Director Nelson was only 24 when he first videotaped Ellison at a typewriter for a March 1981 PBS documentary about science fiction and fantasy writers - footage that is included in this film See more »
"I'm entitled to my opinion"? NO! I've got news for you, schmuck! You're entitled to your INFORMED opinion!
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While Harlan Ellison might bite my head off for going off into self-indulgence in writing about whether or not I enjoyed Dreams with Sharp Teeth, I should mention how I came across him and why I had to seek out this documentary, for better or worse. The first was watching the adaptation of his short story, A Boy and His Dog, by LQ Jones from the mid-70s, a warped, outrageous, and yet insanely lucid fantasy satire that was the direct inspiration for Mad Max. It's still unlike few stories out there in terms of matching wit with real decrepit atmosphere fused with the cold-blooded non-ideal of living underground in a false utopia.
The second was reading Harlan Ellison's Watching, a collection of his film criticism from the mid 60s to the early 90s. For anyone looking to become anything of a writer about film or one who just wants to become more knowledgeable of Ellison's sardonic and ferocious pen need to check it out, as it is, in my opinion, on par if not more enjoyable than Pauline Kael. He brings personal experience into the work, as well as some imaginative leaps/flights of fancy (i.e. imagining the nimrods going at the mall to see Rambo: First Blood Part 2 opening weekend), and while it and his film writing get only passing mention here, it is something that should be mentioned at every turn. That, along with I would wager reading just one of his stories, will turn you on to him... or turn you off.
The documentary on Mr. Ellison and his successes, and his own personal anger at life and the world in general most days, is adoratory but not unaware of the man's tendencies to lunge out at people's throats (if only figuratively) any chance he gets. He's alive like few other writers (I'd say Hunter S. Thompson could take him, but that's about all that pops into the mind at first), and like all good writers knows that a legacy is legitimate only by the work left behind. As we see here, it is the work that is incredible, if only for the abundance of it: hundreds of short stories, loads of TV work, 8 Hugo awards, and a Master of Science Fiction award. Oh yeah, and apparently this 5'5 Jewish kid from Ohio was a super Ladie's man in his time, though we only get a hint of that and more-so the lovely, acerbic relationship with his current wife of twenty years, who seems to be the only one who can stand up to him when he goes off the rails.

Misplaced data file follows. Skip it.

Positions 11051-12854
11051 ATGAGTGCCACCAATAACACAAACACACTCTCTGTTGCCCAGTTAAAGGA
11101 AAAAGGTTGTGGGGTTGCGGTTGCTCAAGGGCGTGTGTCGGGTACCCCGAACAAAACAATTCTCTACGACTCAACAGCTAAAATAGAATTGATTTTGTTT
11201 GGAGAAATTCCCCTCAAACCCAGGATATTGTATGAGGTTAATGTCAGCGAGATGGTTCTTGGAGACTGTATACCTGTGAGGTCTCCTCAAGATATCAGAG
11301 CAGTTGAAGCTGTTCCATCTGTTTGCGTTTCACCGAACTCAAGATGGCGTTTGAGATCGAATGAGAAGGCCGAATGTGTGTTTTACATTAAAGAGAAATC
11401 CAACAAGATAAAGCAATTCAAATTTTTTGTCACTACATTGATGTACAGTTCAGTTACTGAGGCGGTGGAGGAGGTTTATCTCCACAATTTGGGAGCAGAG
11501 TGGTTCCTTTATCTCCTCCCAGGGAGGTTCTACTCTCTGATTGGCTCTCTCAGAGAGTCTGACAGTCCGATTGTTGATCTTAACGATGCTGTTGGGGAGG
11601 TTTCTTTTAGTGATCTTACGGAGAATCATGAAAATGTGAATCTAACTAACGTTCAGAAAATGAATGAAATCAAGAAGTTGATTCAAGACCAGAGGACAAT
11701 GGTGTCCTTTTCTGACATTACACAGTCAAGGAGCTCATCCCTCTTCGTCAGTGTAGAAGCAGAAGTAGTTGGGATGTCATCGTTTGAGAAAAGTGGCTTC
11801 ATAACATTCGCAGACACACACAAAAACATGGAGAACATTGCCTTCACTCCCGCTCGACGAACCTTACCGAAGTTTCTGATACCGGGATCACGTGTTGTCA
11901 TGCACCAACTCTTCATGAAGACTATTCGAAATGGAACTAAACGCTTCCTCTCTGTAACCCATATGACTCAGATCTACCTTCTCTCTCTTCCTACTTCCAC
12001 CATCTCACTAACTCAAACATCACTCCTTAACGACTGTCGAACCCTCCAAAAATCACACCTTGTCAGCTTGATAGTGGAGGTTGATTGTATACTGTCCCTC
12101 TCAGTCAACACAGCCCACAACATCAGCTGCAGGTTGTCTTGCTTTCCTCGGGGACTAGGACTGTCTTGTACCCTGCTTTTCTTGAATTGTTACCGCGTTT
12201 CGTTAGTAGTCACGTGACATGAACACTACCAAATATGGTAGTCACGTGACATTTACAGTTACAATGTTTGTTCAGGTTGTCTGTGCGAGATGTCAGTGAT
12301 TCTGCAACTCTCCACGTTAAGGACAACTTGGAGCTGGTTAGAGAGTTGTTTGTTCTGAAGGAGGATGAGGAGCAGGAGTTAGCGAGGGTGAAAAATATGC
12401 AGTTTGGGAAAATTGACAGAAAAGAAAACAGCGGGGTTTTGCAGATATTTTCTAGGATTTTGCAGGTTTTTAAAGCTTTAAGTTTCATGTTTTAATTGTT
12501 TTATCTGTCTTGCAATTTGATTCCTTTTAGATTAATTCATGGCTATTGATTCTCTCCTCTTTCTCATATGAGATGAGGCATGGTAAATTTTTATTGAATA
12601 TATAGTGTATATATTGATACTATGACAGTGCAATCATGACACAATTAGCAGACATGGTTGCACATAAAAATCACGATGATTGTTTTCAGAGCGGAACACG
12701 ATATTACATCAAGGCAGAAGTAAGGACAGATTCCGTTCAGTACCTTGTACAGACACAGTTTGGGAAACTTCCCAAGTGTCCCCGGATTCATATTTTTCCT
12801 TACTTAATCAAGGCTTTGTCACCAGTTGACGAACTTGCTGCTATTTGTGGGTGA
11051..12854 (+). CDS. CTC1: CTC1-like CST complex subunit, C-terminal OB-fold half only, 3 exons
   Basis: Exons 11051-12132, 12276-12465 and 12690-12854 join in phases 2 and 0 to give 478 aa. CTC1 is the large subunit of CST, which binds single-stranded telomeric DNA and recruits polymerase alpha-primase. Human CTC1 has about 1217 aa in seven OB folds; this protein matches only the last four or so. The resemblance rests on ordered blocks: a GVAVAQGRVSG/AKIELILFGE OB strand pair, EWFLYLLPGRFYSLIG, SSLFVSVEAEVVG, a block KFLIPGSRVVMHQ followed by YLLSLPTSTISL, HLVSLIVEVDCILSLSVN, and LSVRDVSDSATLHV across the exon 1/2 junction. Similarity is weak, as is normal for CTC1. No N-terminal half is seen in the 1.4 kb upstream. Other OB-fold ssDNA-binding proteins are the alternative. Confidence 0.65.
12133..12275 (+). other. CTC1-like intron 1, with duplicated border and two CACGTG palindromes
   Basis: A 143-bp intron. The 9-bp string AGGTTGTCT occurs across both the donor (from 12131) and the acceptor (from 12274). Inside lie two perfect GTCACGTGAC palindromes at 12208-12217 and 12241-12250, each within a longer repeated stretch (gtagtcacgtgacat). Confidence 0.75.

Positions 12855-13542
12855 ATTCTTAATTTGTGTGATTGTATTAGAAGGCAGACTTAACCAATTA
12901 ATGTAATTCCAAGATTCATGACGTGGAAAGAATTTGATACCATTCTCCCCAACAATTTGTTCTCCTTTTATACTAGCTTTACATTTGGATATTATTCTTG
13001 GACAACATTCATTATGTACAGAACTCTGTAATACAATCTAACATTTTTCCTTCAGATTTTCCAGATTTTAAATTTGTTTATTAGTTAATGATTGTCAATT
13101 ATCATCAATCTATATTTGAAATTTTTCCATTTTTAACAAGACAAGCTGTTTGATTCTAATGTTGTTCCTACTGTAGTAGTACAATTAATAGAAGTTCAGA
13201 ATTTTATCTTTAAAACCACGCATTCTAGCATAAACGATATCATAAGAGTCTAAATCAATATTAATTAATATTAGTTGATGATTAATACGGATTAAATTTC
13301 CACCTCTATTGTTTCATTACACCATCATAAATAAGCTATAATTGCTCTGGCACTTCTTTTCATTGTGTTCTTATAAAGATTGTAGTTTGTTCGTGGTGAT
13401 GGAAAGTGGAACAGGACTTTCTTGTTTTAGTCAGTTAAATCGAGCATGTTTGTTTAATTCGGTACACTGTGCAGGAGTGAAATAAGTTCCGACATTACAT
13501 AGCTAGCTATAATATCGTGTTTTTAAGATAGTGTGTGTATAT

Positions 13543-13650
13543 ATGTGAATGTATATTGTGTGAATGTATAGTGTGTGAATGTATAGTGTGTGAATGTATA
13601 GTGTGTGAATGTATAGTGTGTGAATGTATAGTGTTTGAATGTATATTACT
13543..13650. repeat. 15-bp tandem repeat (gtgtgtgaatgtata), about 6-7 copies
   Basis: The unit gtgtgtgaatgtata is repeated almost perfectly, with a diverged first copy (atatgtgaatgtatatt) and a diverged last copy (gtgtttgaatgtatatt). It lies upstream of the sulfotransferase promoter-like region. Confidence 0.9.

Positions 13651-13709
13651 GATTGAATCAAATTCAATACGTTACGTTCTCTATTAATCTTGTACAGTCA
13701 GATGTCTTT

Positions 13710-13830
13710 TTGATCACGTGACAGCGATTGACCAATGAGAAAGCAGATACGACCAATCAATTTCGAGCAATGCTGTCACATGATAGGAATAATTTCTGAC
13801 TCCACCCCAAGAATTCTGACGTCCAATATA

If the filmmakers may take some choice clips that don't quite dig into all the crevices we might want (i.e. they brush over the fact, though make mention, of his lack of contact with a sister, and his personal life in general with his family), they do provide us an idea of his working relationship, maybe so much so that you wonder who could work with him. He's a professional, to be sure, but he'll also nail a gopher to a door of a publisher or go into a Three Stooges style stunt to give a big-time sock in the nose to someone he has a vendetta against, and never will a fool be treated kindly. What one takes away with in Dreams with Sharp Teeth, ultimately, is that whether or not you'll "like" this guy or even "like" the guys writing, he's alive. He won't be a zombie in the world, though he admits that he's thought once or twice it would be more convenient than waking up every morning angry as hell. You wouldn't want to walk down a dark alley and meet this guy's mind and not be ready to spar. If nothing else, the film does a fantastic job illuminating that and the man's career.
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